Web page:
The Absolute Legitimacy of Performance Chemicals and Services

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Over the last decade, hundreds of articles have been written about the virtues of automotive chemical products. But the question persists, “Do these performance and maintenance chemicals and services really work? Or are they questionable brews, concocted by marketing types who are primarily interested in relieving you of your money?”

Well, think of it this way: for years automobile manufacturers have advised having our oil changed every 3,000 miles as an important preventive measure. Even though some have suggested that this time interval may have lengthened due to drive-train design, the engineers continue to recommend this service on a regular basis. These same manufacturers have also begun to recommend other preventive maintenance services such as transmission and cooling system cleaning.

As technology of the automobile increases exponentially, manufacturers have begun to recommend other regular maintenance services such as brake system and, yes, even power steering flushes. Although at present, there is no manufacturer recommendation for a full, professional cleaning of the entire fuel system, in-tank fuel system cleaners have been on the market for years, and by all indications, this service will likely be recommended in the future. Yet, even with scientifically documented recommendations, in 2014 alone, there was an estimated $60 billion worth of unperformed maintenance services. That’s $60 billion just left on the table for those who want to earn it.

Consumers ask, “Are these chemicals and service recommendations just another way to fill the coffers of the dealerships and professional installers without a significant benefit to the end user?” Absolutely not. But how are we going to convince them of that?

Like an oil change, there are several other important preventive maintenance services. Now, an oil change is such an easy sell because the consumer is almost always pre-sold. On their own, they bring their car into your shop to get the oil changed because that’s what you do! Consumers have been trained to know their vehicle needs fresh oil and a new filter on a regular basis to maintain proper operation but that same principle holds true for the other systems of the automobile, as well.

So why is it so hard to sell additional preventive maintenance services? It’s all about education. It’s about conditioning your customer to understand the necessity of maintaining all of the systems of the vehicle. And the best place for this education and conditioning is in the shop. A confident and proper explanation, along with the use of the manufacturer recommendations will, over time, convince your customer that you are not talking snake oil – you’re talking legitimate science.

An example of this science is top engine cleaning. This service removes carbon deposits from intake valves, upper cylinders, compression rings, exhaust gas recirculation valves, oxygen sensors and catalytic converters. This cleaning process almost always produces immediate and noticeable results. This service also improves the emissions and, in many cases, enables the vehicle to pass emission tests.

There are several different types of chemical formulations available to perform this service. So how do you know if the chemistry is working? The true test is the old “rotten egg test” — the foul smell from the exhaust — the smell that says it all. That odor says the chemistry is effectively cleaning the catalytic converter.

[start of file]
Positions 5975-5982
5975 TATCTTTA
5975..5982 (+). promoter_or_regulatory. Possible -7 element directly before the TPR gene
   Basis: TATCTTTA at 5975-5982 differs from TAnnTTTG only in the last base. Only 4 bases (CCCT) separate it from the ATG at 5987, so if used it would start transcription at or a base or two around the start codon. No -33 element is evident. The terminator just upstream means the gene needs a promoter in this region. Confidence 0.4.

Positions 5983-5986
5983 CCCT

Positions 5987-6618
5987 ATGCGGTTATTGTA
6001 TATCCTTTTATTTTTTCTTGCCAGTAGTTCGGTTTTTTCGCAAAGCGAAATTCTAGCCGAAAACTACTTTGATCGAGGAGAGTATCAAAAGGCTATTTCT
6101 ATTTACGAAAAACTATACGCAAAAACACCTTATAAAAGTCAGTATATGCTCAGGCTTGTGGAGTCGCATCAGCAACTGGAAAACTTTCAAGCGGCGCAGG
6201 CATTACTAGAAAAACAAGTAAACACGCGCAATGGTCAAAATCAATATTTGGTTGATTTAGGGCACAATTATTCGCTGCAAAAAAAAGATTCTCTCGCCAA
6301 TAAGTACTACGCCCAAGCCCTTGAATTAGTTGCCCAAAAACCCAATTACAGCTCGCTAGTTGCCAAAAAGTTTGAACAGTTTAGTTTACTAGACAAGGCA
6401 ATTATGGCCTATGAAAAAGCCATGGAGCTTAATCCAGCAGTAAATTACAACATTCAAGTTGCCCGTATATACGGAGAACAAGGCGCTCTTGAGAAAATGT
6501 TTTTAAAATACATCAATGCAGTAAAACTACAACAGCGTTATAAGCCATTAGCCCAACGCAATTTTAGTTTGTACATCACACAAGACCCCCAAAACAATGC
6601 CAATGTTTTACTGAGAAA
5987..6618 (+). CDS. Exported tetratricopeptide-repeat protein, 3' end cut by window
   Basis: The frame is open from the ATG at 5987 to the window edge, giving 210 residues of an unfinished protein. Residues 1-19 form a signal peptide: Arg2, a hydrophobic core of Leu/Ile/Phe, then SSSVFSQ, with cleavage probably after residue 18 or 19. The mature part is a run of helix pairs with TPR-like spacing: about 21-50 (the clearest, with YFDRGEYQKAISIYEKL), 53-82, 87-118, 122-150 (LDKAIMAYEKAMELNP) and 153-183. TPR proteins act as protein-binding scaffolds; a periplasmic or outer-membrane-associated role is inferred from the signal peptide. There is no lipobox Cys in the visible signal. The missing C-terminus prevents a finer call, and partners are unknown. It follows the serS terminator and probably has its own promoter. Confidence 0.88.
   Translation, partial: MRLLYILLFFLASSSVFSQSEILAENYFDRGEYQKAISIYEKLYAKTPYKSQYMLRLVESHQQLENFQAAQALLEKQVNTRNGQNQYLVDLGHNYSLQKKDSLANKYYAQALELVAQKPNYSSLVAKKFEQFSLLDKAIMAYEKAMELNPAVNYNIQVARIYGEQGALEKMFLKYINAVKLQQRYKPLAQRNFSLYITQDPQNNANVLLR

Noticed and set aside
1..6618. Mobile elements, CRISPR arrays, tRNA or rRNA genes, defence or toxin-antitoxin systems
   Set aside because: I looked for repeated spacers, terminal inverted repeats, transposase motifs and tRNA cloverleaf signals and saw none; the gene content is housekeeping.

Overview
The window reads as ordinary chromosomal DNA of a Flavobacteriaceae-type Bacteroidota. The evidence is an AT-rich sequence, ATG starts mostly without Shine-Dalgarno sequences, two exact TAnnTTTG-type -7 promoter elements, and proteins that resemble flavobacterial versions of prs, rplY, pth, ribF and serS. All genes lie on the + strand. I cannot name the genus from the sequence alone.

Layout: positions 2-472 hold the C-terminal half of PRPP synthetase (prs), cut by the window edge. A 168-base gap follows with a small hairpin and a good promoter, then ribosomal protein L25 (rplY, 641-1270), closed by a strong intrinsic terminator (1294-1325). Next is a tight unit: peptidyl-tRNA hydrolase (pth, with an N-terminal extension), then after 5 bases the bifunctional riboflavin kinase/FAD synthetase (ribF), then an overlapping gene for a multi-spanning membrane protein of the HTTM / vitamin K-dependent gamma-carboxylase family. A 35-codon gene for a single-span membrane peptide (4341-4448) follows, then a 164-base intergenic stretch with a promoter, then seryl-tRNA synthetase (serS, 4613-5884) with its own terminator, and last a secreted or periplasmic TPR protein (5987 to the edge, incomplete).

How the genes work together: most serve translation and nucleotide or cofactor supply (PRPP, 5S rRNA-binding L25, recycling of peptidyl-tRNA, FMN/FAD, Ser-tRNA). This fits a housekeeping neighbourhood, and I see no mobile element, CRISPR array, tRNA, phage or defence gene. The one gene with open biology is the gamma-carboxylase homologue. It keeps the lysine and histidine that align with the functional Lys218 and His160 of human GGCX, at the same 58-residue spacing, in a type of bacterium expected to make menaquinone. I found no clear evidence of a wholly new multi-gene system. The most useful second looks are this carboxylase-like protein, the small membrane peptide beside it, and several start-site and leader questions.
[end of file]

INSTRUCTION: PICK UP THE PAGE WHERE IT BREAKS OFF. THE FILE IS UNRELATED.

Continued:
Today’s automobiles operate very efficiently and with fewer emissions than ever before. The fuel to power these vehicles even burns cleaner than in years past. There is, however, a trade-off. The highly efficient, environmentally friendly design of today’s engines actually creates more contamination and harmful deposits in the system; thus, the need for the chemicals and services to keep the fuel system pristine.

Just as the technology has evolved with the automobile, the same holds true of automotive chemicals. Today’s chemical additives, whether engineered to increase performance, improve fuel mileage or keep systems clean, are more efficient and produce better results to the end-user than ever before. The fact is, these formulations have become a necessity to keep a vehicle in proper condition, according to the engineers.

Another example is transmission service. Most manufacturers recommend performing a transmission flush service every 30,000 miles. Transmission fluid contains additives to control viscosity, oxidation, corrosion, foaming, etc. Heat is the hardest on transmission fluid. Heat causes these additives to be used up over time, resulting in gum and varnish deposits that affect the proper operation of the transmission system. The chemistry involved in a transmission flush service provides a layered cleaning effect and safely dissolves the sludge, gum and varnish deposits from the transmission system, rather than knocking off chunks of these deposits that could clog filters. This service helps keep the transmission system at optimum operating levels.

Manufacturers recommend cleaning most all of the operating systems on a regular basis. The chemistries available to clean these systems contain lab-tested ingredients to safely dissolve deposits that can affect the longevity and performance of the vehicle. It makes sense that the systems of a vehicle will operate at peak performance when free of contaminants and harmful deposits. Contamination and searing heat are everyday occurences that demand the counteracting reality of today’s advances in automotive chemistry.  

 

LARRY BARNES is a 25-year veteran of the automotive aftermarket, was instrumental in developing the Mighty VS7 Chemicals Program and is currently the National Sales Manager with the Phillips 66/Spectrum Corporation.

 

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